As the accusations are anonymous and Jamie isn’t talking, the only position a skeptic should take is to have no opinion on the matter because they do not have enough facts to reach an evidence based conclusion. You’ve reached a conclusion based on what you think Jamie should do because it’s what you would do. What you would do would only make matters worse for yourself because there is no victory to be had in denying vague anonymous accusations of wrongdoing. Jamie can’t talk about specifics because the accusers have refused to publicly identify themselves and make very specific claims which can be refuted. You have provided no proof that the accusers are right and Jamie is guilty. Jamie may very well be a sexual predator but your suppositions based on Jamie’s actions are unconvincing “proof” of his guilt.

            • The accusations are not anonymous. If you’re going to come at me like this, do the bare minimum of research:


              With that information in mind, allow me to sum up how ridiculous your position is.

              Jamie’s former partner, who he remains close to, decided to slander him and throw him under the bus with allegations of abuse and manipulation.

              You expect me to believe at least three separate women are lying, that this is some sort of coordinated campaign involving people he’s close to? These aren’t anonymous women, mind you. They’ve put their names to these allegations. They just decided to take down a prominent feminist ally?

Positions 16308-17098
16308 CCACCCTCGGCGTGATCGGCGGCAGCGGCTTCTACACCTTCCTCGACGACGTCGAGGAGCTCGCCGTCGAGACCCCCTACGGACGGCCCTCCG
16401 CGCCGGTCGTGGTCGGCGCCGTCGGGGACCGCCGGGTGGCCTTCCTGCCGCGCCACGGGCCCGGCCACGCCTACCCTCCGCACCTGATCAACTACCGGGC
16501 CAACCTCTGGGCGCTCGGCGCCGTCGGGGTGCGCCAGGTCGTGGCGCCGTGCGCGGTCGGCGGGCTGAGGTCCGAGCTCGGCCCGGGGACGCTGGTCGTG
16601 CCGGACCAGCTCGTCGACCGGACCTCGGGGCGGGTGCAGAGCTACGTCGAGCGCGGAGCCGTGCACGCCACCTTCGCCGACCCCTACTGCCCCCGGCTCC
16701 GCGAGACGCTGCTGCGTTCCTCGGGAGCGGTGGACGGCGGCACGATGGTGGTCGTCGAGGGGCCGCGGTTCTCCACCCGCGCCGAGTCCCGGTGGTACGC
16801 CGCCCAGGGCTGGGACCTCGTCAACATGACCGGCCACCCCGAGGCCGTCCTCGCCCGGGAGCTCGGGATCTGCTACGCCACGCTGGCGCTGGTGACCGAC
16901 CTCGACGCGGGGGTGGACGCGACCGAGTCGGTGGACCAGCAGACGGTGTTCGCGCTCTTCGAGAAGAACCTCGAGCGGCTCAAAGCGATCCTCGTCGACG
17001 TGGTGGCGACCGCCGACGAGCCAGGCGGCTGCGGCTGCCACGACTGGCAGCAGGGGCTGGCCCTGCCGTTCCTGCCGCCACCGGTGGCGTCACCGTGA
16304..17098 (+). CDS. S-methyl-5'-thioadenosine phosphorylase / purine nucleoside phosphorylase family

I remain open-minded, but being a skeptic doesn’t mean suspending common sense. Once again, do a little digging before coming in guns blazing.

            • An Ardent Skeptic

              You’re the one who wrote the post and, based on the information you provided in the post, which includes a statement that the accusers wished to remain anonymous, I am responding to what you wrote. If you want people to agree with you than it’s your responsibility to write a well-researched post which includes the sources on which you are basing your opinion. I am not to blame for your sloppiness in writing a post which readers can dismiss as lacking any concrete evidence for your opinions. If the Daily Dot post was important in supporting the claims then you should have included a link to it in your post. It isn’t the readers job to find the evidence to support your claims, it’s you’re job to provide the evidence.

              Next time do it right. Here’s an example of how to do it:


            • I’m to blame for your ignorance? I provided a single link to Allison’s post. My post wasn’t intended to be entirely about Jamie Kilstein. It was about a pattern with male feminists. It wasn’t supposed to be a detailed analysis of his situation, so the idea that my post is at fault for you not have a fuller picture is absurd.